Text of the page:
Director: James Foley
Cast: Halle Berry, Bruce Willis, Giovani Ribisi, Richard Portnow, Clea Lewis, Gary Dourdan, Florencia Lozano, Nicki Aycox, Daniella Van Graas, Paula Miranda
MPAA Rating: (for sexual content, nudity, some disturbing violent images and language)
Running Time: 1:49
Release Date: 4/13/07
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Review by Mark Dujsik
Sometimes you wish a movie would abandon its false pretenses and just go for the gusto. That's the case with Perfect Stranger, which has all the makings of a trashy thriller but attempts to hide behind a serious-minded charade of psychology, the power struggle between the sexes, and technical pseudo-jargon. If the movie had just acknowledged its more lurid elements—anonymous sex, the battle of the sexes with sex as the primary weapon, and, well, more sex—it could have the makings of, at best, a guilty pleasure or, at least, pure, laughable trash. Instead, Todd Komarnicki's script worries too much about being taken seriously, and director James Foley buys into those reservations. The result is an awkward mishmash of sensationalistic components with the inclination toward a practical realization of those elements that is, really, quite boring. Add to that muddled execution a setup that seems to exist solely for lots of product placement (which the movie has no qualms about exploiting) and a string of twist endings that become less and less believable as they're thrown out, and Perfect Stranger becomes tedious on just about every level.
After some really strange opening credits that have us seem to have us looking at either the cosmos, time and space, or circulatory system only to really be pictures of eyeballs, we meet Rowena (Halle Berry), a journalist going to meet a Republican US Senator (Gordon MacDonald) in Washington, DC. The movie makes the point of showing that he's a Republican, and when Rowena begins to show him pictures of him and his interns, you should see where this is going. The Senator is tells her he will do anything to keep the scandal quiet, but we take another weird trip (this time through a wireless connection) to New York City, where Rowena's assistant and computer guru Miles (Giovanni Ribisi) has recorded the entire conversation. Her newspaper quashes the story after some backdoor dealings. Disillusioned by her paper's unwillingness to print the work of an anonymous writer who entraps her sources, she quits and happens to meet an old childhood friend named Grace (Nicki Aycox), who needs help with an affair she started on the internet with ad mogul Harrison Hill (Bruce Willis). Soon, Grace is dead, poisoned and dumped in the river, and Rowena investigates Hill the only way she knows how.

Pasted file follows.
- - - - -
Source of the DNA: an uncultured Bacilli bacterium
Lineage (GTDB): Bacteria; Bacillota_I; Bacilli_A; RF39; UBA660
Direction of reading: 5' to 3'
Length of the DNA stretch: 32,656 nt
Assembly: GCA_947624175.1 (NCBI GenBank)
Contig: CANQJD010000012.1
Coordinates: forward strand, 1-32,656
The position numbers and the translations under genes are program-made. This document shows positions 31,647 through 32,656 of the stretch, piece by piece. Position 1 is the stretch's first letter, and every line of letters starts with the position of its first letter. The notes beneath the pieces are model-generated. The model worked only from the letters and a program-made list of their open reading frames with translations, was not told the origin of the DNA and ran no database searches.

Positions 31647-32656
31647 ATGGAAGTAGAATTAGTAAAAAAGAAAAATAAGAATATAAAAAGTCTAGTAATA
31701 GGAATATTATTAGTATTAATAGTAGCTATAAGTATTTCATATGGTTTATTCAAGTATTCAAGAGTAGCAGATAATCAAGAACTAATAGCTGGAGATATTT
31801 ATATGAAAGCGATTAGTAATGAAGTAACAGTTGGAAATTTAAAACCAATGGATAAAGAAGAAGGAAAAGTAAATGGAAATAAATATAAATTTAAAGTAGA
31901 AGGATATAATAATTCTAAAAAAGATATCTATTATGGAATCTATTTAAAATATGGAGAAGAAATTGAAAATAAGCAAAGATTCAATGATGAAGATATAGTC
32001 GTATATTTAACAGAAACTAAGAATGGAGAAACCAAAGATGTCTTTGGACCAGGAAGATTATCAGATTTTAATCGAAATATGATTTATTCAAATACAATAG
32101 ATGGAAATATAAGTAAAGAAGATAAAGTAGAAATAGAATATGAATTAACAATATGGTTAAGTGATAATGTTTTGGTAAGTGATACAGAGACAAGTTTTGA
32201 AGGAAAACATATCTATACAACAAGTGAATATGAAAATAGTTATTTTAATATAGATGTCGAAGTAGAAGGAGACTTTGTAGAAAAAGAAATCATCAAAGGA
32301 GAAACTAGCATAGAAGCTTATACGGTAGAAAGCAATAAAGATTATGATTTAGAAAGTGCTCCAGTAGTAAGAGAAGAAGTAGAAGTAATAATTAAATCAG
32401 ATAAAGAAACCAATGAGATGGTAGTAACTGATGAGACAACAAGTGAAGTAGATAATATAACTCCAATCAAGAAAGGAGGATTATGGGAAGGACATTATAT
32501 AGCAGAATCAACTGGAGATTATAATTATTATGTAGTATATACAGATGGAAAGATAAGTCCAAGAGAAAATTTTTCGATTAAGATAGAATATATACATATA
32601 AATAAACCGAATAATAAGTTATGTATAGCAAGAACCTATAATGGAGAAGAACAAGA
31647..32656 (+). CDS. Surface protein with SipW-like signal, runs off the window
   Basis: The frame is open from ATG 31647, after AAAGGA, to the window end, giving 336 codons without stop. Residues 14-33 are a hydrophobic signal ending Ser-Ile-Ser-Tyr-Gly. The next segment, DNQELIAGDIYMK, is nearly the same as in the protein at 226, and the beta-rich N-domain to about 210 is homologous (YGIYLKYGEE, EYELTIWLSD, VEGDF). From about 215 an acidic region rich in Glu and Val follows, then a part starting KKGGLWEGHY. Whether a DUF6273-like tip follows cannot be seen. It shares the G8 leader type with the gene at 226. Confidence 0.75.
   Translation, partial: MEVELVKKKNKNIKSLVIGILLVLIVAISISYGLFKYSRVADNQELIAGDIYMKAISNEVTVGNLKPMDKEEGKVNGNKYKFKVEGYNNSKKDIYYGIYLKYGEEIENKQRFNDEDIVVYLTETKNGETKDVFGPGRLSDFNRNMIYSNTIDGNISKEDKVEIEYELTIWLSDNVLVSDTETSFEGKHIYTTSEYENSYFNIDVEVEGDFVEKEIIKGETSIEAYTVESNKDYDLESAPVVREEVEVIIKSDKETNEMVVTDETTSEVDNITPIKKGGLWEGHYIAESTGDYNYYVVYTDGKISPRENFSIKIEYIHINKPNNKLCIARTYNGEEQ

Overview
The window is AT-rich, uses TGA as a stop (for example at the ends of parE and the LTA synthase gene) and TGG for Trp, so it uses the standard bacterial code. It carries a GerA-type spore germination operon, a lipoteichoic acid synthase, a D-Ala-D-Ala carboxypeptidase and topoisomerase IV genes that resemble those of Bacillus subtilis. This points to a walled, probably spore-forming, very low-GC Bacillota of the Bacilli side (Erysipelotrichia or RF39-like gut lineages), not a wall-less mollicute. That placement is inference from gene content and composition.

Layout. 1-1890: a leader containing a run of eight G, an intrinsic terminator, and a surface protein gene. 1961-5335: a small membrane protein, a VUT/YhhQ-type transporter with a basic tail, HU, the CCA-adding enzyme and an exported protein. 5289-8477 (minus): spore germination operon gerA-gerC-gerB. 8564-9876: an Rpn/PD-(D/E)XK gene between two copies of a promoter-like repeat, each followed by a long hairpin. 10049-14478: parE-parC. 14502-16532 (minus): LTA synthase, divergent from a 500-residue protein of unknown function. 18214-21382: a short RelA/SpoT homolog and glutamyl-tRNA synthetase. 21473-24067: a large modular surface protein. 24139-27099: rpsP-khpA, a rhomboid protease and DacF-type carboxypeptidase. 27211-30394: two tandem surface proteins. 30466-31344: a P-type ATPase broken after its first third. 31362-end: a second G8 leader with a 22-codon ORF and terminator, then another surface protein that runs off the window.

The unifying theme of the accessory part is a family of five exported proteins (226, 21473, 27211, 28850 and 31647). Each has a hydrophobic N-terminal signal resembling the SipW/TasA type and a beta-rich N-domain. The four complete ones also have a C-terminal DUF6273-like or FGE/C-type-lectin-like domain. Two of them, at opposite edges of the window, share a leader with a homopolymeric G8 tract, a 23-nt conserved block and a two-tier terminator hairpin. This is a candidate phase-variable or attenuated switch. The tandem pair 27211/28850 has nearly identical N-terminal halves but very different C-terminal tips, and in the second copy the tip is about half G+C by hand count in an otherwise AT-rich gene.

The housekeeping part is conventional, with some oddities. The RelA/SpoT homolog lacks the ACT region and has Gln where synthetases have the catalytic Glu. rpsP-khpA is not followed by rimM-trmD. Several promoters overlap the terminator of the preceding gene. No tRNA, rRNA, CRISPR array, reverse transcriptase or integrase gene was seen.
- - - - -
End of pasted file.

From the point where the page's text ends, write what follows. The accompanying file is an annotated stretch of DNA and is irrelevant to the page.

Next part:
Pretending to be a temp worker named Katherine (an identity placed in the system by Miles, who plays the role present in any movie involving computers of the guy who can hack into any computer system), she infiltrates Hill's ad agency to uncover the boss' dirty laundry (and allow some advertising time for Reebok, Victoria's Secret and Heineken). There's an irony here that Rowena argues journalistic integrity, comparing her covered up story to the hiding of bodies coming back from Iraq, only to spend the rest of the movie misrepresenting herself as not one but two different people. She gets the gossip from the firm's resident rumormonger Gina (Clea Lewis) and learns that Hill has had problems with extramarital affairs in the past—enough that his wife Mia (Paula Miranda) has threatened to cut him out of her money if she catches him again. Miles is convinced the evidence to nail Hill can be found by talking to him in an online chat room, and that's apparently where Komarnicki thinks all the thrills take place. There's scene after scene of text on a computer screen, with Halle Berry speaking out what's written, and if you think that's exciting, wait till you see the scene where Rowena tries to upload some software onto Hill's private computer.
There's also the scene where she tries to turn off her computer with her foot before Hill notices the picture she sent to him online, and man, is this stuff tiresome. Worse are the scenes that try to get the juices flowing, as Rowena takes home Grace's ex-boyfriend while Miles listens to them having sex. Rowena follows Hill and watches him with one of his female underlings (it should be noted, people only have sex in this movie upright), and there's more chat room scenes. With all the gossip and fun with computer screens and zip disks, chat rooms and file transfers, one has to remind oneself why Rowena is doing any of this in the first place. If that weren't enough, there are flashbacks to her childhood relating sexual abuse done by her father (the movie forgets about them for a long time), which might hold some answers but only if you can stomach the series of absurd revelations in the movie's final act. There are three endings here, each one more ludicrous than the last, and by the time everything is revealed, it's in an unintentionally hilarious scene where one character tells another everything they already both know.
The fact that one of those characters appears bored as the story is related is a great piece of inadvertent commentary on how we're feeling. I guess I can say the ultimate surprise ending of Perfect Stranger is unpredictable, but that's only because the movie repeatedly cheats to accomplish it. Then again, by the time the movie gets to that point, any ending would suffice as long as it just ends.
Copyright © 2007 by Mark Dujsik. All rights reserved.